hold up well, and I downsized the document. Lo and behold the pc did
- [6:54:27 PM:] <Christine> well, they are aggressive from the
get go to conspecifics
- [6:54:50 PM:] <Christine> some say this can be decreased by
feeding more, however, there is a fine line between decreasing depression
- [6:55:04 PM:] <Christine> overfeeding puffers can cause irreversible
liver disease and eventually death
- [6:55:15 PM:] <Christine> did i say depression? LOL
- [6:55:21 PM:] <Christine> depression = aggression
- [6:55:27 PM:] <Betsy> So are the fighting cocks, though. Another
good example of this is the pit bull, a naturally aggressive animal
that once trained to fight cannot surpress the training and not attack.
- [6:55:36 PM:] <Christine> the neuropsychiatrist in me comes
- [6:56:09 PM:] <Christine> makes sense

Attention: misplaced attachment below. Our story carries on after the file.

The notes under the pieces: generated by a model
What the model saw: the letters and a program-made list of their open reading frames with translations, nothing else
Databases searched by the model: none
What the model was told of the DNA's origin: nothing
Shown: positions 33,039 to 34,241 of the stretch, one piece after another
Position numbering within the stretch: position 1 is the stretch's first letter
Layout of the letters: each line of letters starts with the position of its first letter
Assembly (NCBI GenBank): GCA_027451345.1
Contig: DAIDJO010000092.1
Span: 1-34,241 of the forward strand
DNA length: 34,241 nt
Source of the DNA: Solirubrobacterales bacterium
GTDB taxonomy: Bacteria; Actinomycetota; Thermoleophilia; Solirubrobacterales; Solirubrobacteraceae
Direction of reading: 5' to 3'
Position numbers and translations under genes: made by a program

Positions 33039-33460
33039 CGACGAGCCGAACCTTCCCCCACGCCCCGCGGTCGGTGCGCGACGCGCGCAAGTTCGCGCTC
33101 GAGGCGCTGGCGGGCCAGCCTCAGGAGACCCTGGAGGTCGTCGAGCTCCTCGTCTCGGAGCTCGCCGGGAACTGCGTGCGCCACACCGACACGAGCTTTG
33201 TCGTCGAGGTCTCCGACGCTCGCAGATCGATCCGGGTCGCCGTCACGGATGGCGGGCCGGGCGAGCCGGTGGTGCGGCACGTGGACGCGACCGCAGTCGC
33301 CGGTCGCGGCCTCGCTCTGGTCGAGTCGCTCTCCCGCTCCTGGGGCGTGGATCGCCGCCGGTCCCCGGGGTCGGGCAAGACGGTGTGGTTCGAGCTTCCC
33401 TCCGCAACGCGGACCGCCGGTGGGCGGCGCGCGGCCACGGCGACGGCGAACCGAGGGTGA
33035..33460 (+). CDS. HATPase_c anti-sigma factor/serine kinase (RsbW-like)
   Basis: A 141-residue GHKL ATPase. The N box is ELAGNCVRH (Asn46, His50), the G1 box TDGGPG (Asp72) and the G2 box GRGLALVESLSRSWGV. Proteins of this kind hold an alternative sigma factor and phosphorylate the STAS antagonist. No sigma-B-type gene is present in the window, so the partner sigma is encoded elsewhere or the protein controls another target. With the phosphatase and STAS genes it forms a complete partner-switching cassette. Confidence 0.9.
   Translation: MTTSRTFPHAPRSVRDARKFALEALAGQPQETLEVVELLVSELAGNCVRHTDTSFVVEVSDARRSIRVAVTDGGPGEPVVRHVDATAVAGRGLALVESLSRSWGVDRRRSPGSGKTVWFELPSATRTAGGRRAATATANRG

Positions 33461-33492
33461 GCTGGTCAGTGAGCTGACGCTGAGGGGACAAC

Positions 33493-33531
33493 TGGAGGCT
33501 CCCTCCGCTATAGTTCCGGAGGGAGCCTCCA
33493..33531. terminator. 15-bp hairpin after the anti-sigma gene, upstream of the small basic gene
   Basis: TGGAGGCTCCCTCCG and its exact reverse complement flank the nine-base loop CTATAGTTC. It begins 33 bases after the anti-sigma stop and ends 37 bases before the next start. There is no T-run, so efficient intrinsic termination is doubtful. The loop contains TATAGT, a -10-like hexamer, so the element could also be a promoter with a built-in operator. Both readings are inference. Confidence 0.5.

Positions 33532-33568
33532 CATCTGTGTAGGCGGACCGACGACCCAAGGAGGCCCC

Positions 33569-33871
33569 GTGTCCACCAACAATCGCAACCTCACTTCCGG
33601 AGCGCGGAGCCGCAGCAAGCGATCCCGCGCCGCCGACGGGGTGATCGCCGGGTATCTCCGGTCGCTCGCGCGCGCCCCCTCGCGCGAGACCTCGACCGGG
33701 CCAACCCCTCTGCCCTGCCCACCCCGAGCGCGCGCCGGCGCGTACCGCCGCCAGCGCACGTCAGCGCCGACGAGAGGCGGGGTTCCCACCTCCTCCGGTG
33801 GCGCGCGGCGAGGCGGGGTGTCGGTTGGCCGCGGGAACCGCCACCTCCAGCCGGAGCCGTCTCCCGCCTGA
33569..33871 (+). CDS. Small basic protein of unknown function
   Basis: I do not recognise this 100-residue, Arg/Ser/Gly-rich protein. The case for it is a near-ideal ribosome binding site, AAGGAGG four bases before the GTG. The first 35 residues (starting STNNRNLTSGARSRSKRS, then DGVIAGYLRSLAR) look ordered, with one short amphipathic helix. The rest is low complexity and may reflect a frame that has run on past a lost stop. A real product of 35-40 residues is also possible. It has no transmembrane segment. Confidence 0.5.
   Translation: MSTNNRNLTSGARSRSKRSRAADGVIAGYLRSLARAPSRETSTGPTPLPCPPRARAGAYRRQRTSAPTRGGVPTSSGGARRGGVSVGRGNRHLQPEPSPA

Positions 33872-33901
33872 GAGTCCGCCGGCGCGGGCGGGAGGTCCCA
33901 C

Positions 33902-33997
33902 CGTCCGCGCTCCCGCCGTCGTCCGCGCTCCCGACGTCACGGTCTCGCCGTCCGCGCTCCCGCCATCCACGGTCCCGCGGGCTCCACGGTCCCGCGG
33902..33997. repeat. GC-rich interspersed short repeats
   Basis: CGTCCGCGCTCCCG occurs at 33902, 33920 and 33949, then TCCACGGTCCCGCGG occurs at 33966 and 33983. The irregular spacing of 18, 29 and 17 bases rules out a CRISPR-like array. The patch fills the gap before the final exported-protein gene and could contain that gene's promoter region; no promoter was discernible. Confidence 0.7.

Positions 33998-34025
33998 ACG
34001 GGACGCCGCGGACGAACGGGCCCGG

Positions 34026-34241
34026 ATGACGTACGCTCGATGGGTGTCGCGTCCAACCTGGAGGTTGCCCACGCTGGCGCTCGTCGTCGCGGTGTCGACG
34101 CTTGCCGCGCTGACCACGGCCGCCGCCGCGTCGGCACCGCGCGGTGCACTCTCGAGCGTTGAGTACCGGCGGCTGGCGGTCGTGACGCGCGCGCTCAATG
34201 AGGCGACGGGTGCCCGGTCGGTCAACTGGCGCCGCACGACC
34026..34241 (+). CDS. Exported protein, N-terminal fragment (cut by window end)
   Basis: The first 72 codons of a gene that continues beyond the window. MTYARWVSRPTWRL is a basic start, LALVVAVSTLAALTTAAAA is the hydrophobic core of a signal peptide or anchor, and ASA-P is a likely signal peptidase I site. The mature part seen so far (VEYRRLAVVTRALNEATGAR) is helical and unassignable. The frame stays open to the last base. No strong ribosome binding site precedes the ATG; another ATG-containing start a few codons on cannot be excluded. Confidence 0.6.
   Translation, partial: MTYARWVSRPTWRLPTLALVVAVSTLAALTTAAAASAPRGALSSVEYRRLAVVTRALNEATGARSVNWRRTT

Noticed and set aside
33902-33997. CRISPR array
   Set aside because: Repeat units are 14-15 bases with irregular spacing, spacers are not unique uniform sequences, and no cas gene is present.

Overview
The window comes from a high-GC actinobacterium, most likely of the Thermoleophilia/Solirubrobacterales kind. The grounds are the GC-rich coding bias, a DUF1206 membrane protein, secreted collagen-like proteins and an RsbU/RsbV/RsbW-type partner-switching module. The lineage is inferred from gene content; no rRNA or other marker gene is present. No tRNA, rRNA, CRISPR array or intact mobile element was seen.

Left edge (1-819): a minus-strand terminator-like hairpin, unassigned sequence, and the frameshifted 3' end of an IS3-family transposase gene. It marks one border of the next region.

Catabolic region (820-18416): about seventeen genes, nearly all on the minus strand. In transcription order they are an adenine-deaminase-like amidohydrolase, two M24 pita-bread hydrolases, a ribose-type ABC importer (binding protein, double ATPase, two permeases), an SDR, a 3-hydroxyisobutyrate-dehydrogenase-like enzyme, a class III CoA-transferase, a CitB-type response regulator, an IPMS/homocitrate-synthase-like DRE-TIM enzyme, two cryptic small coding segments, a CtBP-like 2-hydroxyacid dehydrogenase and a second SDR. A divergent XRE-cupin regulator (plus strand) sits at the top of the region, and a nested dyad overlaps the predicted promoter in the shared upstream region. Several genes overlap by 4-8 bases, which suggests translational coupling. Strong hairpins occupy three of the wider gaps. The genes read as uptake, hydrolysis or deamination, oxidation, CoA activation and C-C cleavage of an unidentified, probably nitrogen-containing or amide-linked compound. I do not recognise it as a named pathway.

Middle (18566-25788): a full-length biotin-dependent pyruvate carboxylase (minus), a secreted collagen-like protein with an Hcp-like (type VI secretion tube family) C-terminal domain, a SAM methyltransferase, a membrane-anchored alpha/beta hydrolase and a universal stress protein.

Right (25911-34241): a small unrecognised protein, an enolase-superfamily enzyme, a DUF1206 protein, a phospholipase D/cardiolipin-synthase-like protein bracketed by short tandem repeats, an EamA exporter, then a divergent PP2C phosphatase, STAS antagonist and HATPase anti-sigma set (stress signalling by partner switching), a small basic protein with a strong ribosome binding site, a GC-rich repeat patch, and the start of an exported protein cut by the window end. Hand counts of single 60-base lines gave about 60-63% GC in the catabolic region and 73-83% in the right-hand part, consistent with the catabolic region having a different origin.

- [6:56:10 PM:] <Betsy> What reactions do you usually get from
people when they see your alien fish?
- [6:56:18 PM:] <Christine> ohhh they love it
- [6:56:47 PM:] <Christine> the best thing though... maybe not
a good thing but when I first got my little guy he didn't respond
to the bloodworms and shrimp I put in
- [6:57:20 PM:] <Christine> didn't recognize it as food, so
I trained him to follow my finger on the glass and sure enough he
would find the food if I directed him towards it
- [6:57:44 PM:] <Christine> well now, when I put my finger up
to the tank, he nibbles at my finger through the glass! He's associated
my finger with food.
- [6:57:54 PM:] <Christine> I'm afraid to put my hands in there!
- [6:58:05 PM:] <Betsy> hmmmm- tasty. I would wear gloves while